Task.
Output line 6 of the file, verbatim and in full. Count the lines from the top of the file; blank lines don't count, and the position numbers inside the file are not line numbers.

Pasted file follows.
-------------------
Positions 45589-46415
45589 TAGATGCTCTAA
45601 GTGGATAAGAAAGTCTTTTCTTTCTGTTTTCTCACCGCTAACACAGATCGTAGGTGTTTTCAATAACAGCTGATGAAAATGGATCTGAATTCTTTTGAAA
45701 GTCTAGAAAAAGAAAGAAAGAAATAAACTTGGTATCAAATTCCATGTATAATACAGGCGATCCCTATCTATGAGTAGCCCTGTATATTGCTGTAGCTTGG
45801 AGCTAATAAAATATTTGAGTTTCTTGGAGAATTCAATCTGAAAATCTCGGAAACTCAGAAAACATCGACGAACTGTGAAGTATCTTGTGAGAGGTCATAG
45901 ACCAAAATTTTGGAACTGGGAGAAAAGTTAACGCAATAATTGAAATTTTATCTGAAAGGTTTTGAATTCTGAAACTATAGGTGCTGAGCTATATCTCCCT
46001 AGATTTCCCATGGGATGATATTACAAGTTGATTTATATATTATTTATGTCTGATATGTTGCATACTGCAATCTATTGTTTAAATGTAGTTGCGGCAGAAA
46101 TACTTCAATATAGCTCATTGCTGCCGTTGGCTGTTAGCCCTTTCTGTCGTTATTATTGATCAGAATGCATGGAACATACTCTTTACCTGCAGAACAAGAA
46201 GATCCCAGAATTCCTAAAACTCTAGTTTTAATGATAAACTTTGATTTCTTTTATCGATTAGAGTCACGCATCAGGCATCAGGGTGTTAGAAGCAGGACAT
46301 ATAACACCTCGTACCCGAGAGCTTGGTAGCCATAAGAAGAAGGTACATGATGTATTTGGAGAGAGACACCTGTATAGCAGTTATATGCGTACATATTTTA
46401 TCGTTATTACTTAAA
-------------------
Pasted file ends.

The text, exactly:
45901 ACCAAAATTTTGGAACTGGGAGAAAAGTTAACGCAATAATTGAAATTTTATCTGAAAGGTTTTGAATTCTGAAACTATAGGTGCTGAGCTATATCTCCCT